5. Segregate duties with role-based access control
Think of the cloud as a house with various rooms in which you want to restrict different users. For example, BI analysts can only query a cloud data warehouse, while data managers can load and administer data while IT can access system logs. A role-based access control system, similar to the access controls you have in the enterprise, must be layered on top of the cloud

6. Log and audit everything
All cloud service components at all layers should be logged. Log all infrastructure and data access, including data movement and supporting services. Further, these logs must be normalized across various data services. All logs must be aggregated into a centralized, indexed, searchable repository that is integrated or exported into enterprise log management systems.

7. Set up security monitoring and alerting
In addition to logging, all security events must be continually monitored for malicious or unauthorized activity. A separate risk dashboard and alerting function should keep your security group on top of the cloud platform. Additionally, all security events should be integrated within your existing SIEM environment.

8. Extend patching and vulnerability assessments beyond core infrastructure
While cloud infrastructure is regularly patched and assessed, it is important that the overall posture of your cloud match your enterprise policies. Since your users will access this cloud, think of the cloud asset as another enterprise asset; it must be subject to similar patching, assessment and mitigation processes.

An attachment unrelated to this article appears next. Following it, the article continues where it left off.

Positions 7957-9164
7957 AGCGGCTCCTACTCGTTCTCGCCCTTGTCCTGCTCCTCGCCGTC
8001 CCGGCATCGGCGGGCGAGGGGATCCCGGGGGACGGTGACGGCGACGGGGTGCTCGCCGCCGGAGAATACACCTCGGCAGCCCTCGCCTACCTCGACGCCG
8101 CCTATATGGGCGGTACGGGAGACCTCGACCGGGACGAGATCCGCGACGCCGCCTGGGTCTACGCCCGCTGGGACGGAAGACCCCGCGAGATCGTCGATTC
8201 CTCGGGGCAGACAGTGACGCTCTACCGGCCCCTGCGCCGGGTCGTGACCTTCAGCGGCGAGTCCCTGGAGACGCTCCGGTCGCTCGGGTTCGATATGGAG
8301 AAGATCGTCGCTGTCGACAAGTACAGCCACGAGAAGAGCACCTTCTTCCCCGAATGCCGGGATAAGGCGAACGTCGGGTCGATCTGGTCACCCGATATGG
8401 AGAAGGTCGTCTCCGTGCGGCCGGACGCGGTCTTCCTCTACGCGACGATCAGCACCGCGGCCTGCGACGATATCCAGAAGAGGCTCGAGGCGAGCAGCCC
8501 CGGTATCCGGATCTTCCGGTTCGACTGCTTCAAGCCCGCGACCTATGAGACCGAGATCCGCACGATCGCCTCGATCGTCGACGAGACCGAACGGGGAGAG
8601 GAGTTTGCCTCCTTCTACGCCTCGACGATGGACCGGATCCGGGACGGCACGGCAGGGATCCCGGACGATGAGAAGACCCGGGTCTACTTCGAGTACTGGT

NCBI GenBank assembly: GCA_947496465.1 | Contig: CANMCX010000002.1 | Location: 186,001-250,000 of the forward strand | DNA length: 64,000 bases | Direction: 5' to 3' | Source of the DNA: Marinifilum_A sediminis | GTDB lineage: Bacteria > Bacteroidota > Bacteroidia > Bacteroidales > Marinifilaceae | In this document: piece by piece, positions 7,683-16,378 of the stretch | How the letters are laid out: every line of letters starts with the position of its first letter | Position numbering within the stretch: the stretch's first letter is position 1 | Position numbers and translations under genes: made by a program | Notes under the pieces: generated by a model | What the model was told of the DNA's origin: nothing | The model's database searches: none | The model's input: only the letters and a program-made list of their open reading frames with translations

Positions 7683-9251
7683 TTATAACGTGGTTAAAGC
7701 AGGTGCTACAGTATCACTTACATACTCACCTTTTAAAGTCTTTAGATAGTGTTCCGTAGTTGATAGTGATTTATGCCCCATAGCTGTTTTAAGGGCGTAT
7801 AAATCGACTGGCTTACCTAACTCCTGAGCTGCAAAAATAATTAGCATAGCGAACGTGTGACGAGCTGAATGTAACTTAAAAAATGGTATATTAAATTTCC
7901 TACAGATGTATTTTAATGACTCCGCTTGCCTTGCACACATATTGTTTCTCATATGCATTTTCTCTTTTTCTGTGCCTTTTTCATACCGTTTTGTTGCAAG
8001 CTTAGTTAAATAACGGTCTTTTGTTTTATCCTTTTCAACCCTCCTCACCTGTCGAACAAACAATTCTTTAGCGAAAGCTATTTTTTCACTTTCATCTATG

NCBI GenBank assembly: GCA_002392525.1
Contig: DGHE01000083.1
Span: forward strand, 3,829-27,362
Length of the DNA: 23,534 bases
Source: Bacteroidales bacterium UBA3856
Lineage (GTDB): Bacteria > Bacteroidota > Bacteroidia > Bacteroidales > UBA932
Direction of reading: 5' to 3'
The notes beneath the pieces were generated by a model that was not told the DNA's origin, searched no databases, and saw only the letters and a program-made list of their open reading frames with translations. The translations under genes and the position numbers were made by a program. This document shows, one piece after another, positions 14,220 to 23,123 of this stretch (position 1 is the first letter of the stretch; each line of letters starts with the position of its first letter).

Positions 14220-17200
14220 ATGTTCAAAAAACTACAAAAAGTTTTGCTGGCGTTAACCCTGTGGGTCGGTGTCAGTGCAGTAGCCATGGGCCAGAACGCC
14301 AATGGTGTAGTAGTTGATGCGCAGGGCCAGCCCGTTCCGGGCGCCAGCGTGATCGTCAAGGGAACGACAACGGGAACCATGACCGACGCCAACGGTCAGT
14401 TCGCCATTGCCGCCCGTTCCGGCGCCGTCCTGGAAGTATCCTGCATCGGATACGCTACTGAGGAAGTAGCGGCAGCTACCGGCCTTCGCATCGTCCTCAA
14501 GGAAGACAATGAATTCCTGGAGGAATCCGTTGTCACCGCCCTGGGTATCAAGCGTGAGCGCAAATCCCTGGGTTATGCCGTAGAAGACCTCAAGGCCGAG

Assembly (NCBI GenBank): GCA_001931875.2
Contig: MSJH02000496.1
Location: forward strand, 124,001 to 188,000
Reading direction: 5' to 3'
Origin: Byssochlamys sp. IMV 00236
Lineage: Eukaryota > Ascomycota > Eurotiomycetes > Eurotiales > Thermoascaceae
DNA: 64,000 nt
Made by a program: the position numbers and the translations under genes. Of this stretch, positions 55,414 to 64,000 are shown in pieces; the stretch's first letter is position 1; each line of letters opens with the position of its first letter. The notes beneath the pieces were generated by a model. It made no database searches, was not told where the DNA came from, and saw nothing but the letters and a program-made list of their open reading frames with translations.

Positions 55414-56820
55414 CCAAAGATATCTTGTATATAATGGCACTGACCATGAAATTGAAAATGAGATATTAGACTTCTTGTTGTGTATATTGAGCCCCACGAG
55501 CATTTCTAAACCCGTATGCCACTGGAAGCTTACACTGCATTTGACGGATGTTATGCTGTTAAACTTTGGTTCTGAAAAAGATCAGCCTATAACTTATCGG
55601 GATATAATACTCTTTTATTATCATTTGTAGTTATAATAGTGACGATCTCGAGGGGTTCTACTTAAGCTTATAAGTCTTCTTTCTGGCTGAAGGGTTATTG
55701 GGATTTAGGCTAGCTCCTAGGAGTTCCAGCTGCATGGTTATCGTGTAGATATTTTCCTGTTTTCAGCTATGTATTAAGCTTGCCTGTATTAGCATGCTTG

9. Check for compliance certifications
Consider top cloud providers that provide strong compliance and security controls and have a wide range of compliance certifications. Typical certifications to look for include PCI DSS Level 1, SOC 2, ISO 27001, HIPAA, FedRAMP, FISMA, DIACAP and NIST. As you integrate with this cloud infrastructure, be sure that new any components you add, such as a gateway, are also certified.

10. Look to partners and technology to supplement internal skills
It is easy to get overwhelmed by the sheer number of security measures offered by cloud providers. For example, Azure and AWS offer hundreds of security tools and features. Enterprise IT teams may struggle to configure many of these because the cloud operates on a software-driven paradigm that differs significantly from the hardware-oriented data centers they are accustomed to.

With its favorable cost model, scalability and agility, the cloud is clearly the future of data analytics. Salesforce, Workday and other enterprise SaaS apps prove that the cloud can be plenty secure for mission-critical applications. Now is the time for IT teams to tackle security of analytic environments – the next frontier in the cloud.


About the author: Prat Moghe is a successful big data entrepreneur with nearly 20 years of experience inventing next-generation products and building strong teams in the technology sector. As SVP of strategy, products, and marketing at Netezza, Prat led a 400-person team that launched the latest generation Netezza appliance which led the market in price and performance. Netezza was acquired by IBM for $1.7B in 2010.

Edited by Ken Briodagh